News from CRG
Researchers from the Centre for Genomic Regulation (CRG), Institut d’Investigació Biomèdica de Bellvitge (IDIBELL), and Quantitative Genomic Medicine Laboratories, Ltd (qGenomics) have developed a next-generation sequencing assay for the complete molecular diagnostics of cystic fibrosis.
The results of this investigation are published in the current issue of the Journal of Medical Genetics
Cystic fibrosis (CF) is one of the most common, life-threatening, autosomal recessive genetic disorders, with a carrier frequency in the Caucasian population of around one in 25 people. Mutations in the CF transmembrane conductance regulator (CFTR) gene determine the impairment of chloride transport in epithelial cells. The disease affects the lungs, digestive tract, sweat glands and reproductive tract in men. Since the characterization of CFTR more than 20 years ago, nearly 2000 pathogenic CFTR mutations have been reported. Although CFTR is one of the most extensively studied human disease genes, its high allelic heterogeneity makes the molecular diagnostics challenging.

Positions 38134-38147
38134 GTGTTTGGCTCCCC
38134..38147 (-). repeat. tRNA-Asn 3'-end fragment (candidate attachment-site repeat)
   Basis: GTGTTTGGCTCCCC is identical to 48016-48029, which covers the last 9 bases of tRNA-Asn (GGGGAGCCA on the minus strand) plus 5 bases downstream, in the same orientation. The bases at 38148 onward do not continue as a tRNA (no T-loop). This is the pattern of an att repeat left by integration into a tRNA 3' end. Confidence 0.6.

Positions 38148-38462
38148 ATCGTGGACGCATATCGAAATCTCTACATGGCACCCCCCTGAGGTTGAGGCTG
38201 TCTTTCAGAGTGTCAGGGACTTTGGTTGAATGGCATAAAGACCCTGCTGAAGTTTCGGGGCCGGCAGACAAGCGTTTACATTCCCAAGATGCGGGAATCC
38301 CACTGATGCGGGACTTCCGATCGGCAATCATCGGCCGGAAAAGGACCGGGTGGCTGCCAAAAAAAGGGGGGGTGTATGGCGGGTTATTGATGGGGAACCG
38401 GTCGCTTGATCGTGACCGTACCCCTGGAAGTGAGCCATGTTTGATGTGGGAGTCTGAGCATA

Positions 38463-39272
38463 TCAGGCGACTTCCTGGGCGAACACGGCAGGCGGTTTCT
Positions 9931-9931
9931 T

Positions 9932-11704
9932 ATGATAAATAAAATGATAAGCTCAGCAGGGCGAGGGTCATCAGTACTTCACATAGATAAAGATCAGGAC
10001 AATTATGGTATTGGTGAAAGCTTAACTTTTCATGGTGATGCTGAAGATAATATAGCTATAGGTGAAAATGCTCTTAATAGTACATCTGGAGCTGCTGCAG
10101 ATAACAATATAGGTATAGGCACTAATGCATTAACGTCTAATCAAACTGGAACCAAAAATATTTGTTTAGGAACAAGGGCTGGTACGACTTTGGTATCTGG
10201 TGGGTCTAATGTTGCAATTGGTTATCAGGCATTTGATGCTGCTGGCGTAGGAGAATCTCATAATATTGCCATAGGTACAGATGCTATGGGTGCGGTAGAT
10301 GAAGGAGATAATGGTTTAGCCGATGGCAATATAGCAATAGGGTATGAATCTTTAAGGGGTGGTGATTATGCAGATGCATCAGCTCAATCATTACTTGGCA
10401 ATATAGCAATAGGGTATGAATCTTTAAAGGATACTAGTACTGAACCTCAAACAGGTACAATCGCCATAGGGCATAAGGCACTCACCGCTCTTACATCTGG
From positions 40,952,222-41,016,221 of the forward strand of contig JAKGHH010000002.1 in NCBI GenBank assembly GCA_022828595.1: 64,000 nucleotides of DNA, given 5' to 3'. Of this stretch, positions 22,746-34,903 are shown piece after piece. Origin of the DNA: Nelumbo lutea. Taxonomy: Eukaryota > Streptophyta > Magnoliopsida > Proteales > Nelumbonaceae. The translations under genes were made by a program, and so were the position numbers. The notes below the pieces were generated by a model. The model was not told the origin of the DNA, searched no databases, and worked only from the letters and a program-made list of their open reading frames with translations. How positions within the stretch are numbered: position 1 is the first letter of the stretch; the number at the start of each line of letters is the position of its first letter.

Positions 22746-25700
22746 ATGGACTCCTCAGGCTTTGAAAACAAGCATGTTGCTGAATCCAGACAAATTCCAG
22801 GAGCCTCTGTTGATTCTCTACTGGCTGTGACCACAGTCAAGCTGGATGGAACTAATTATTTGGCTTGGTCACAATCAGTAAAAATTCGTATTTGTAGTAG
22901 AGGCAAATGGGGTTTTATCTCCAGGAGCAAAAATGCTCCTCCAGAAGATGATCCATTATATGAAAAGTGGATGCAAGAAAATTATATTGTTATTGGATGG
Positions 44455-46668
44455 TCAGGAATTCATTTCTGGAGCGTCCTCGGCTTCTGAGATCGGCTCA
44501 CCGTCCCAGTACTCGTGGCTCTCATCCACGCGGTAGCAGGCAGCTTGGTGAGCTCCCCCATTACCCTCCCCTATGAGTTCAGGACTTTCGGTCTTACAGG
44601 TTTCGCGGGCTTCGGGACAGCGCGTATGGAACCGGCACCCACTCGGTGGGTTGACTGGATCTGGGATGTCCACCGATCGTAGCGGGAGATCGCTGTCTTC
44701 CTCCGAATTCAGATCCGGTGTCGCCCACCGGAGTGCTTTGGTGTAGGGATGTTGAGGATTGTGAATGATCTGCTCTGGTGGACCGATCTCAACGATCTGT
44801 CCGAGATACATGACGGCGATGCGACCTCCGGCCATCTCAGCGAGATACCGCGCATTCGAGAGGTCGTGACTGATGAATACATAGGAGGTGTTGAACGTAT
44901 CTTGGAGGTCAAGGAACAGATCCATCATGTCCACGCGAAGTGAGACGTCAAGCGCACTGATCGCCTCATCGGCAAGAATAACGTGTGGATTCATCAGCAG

The study describes that for genetic diseases like cystic fibrosis, the application of the new technologies of sequencing nucleic acids, known as next generation sequencing (NGS), in combination with robust bioinformatics algorithms, achieves a complete characterization of all types of mutations, changing the paradigms of classical molecular studies. This means accurate, fast and cheap characterization of genes responsible for specific genetic diseases.
CRG press release
Trujillano D, Ramos MD, González J, Tornador C, Sotillo F, Escaramis G, Ossowski S, Armengol L, Casals T, Estivill X. Next Generation Diagnostics of Cystic Fibrosis and CFTR-related disorders by Targeted Multiplex High-Coverage Resequencing of CFTR. J Med Genet 2013 May 17 [Epub ahead of print].